Dumpster Diving and Dining

Ivan Prokopchuk The Globe and Mail
Facts & Arguments
November 16, 1999

Artwork: Leon Zernitsky

It was fun being a yuppie till the job died.

After employment insurance and on the brink of welfare, I was forced to spend time with lower-level social workers who would say "between you and I" all the time, while polishing their community college diplomas.

"Whom are you?" asked one, showing she'd been to night class.

I guess she'd never met a drunk or a real Master of Fine Arts before, not necessarily in that order.

Suffice to say that I soon lost my second string job and then I lost the welfare too, thus becoming the world's last free enterpriser, out behind the Tim Horton's where the big dumpster and the garbage cans were. Some time later, I tried the IGA where my girlfriend has her own dumpster "business".

It wasn't bad.

I dove for food while Daisy-Mae dove for furniture. She had an apartment at least; I had moved out of my 1981 Dodge Omni "home" at the shopping plaza and I fancied myself as a star writer for Ladies' Home Companion.

We chose dumpster diving because the food bank was low again, and chips and diet cola just weren't going to do it for us. We left the food bank not bothering to pick up the instant-popcorn-making kit.

Still there was the stigma. I was old, poor and dreadfully out of shape. At 59, you're not as supple as you think you are. What a time to start a war!

Here is a typical day.

I'd made a scramble for the dumpster rim, but got hung up on top. Time for dumpster humour.

"You know you're white trash," I yelled to Daisy-Mae over at "the other shop," "when you skin your elbows going down into the dumpster."

"Never mind," I heard my girlfriend's hollow bleat from somewhere deep inside, "I think I've fallen all the way in."

How low the mighty have fallen.

My girlfriend used to be an heiress. I had been a writer and a municipal politician.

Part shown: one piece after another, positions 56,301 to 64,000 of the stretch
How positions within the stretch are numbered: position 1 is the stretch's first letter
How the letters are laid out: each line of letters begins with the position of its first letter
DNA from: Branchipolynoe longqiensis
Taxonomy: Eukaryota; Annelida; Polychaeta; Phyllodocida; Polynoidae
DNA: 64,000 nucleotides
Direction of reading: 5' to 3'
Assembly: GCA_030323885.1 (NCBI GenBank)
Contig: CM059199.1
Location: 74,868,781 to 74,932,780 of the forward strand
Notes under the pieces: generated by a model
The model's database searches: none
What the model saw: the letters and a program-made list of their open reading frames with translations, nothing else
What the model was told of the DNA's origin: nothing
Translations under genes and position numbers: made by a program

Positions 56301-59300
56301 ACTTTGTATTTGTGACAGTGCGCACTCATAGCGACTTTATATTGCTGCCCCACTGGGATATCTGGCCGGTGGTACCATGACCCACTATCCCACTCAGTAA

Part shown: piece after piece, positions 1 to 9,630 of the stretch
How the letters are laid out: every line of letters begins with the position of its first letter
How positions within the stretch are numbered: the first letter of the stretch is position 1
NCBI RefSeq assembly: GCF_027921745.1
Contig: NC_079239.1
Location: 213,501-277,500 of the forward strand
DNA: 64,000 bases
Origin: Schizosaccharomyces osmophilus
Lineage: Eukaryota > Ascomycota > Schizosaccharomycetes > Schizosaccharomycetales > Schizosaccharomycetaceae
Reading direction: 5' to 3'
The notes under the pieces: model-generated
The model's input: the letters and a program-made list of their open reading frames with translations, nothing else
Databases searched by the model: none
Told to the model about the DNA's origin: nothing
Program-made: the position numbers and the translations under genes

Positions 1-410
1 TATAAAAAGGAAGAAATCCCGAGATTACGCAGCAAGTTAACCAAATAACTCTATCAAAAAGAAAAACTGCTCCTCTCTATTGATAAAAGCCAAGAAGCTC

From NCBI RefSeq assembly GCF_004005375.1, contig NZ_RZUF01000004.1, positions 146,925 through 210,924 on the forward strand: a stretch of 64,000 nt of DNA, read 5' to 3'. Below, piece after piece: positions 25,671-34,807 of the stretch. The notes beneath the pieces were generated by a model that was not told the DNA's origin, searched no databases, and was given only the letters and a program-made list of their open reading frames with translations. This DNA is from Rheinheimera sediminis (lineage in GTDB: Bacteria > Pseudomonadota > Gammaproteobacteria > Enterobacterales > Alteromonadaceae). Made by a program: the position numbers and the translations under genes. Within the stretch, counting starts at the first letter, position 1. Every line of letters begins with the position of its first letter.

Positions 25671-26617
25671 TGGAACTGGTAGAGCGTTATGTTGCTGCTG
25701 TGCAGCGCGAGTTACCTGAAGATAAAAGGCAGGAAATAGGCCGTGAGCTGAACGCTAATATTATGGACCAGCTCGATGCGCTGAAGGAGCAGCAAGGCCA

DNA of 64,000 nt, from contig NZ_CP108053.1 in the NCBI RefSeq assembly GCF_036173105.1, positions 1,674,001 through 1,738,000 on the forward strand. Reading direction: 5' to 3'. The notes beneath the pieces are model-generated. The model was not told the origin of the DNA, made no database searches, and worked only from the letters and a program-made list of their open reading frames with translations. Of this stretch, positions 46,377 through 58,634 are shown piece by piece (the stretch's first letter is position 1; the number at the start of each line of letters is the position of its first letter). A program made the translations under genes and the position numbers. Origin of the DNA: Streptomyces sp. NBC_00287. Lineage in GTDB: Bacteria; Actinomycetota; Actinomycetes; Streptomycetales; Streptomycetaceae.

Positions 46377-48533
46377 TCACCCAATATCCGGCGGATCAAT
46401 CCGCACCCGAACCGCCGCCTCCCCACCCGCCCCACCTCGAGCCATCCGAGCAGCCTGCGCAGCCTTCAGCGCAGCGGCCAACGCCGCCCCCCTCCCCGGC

Hard to get that Trinity College stuff out of your head: "Take whatever you can get," said old Nick Machiavelli. "And when you lose an election, claim fraud."

On the way home (she still had a car), we passed a man who was trying to smoke whitefish in the trunk of his 1983 Datsun sedan.

"We got a long way down to go yet," I breezed while noticing that, in her tumble, she'd put her toes through the ankle part of her pantyhose. If she hadn't been barefoot before, she was now.

And then, that evening, she said she might be pregnant.

Who invented my life? Who invented her life?

We seemed suddenly very much like a dope ring of two and no one was doing any chemicals.

For this I worked so hard to get an MFA?

Come to think of it, master of what?

There is an upside, even though the girlfriend threw me out when she discovered she wasn't pregnant after all.

I retreated back to my Dodge and to show all the world that I was a damn fool. I tried being a busy fool by hauling furniture for refinishers just down the road. But that collapsed when I blew up the transmission on the owner's truck.

Maybe now, in a low-rent-humour way, I could get a real job. Just think of the headline: "Local driver blows gearbox in plaza."

I needed a miracle and one was soon forthcoming.

People with whom I chummed at a restaurant would come to me with trays of food. About half a dozen women from the area would bring me gas money and food on the cold nights. Someone from the Good Shepherd brought a quilt and a pillow. The manager of the Swiss Chalet would be there some nights with takeout chicken.

At Christmas, three generations of women - grandma, daughter and little granddaughter - came with turkey and Christmas cake. It was their second try that Christmas Eve, since the other time I wasn't "home".

And my girlfriend finally offered me a place on her Goodwill couch, "since you don't seem much good for anything else."

Hey, best country in the world, eh?

Ivan Prokopchuk is a writer who now has a part-time job and a place to live in Newmarket, Ont.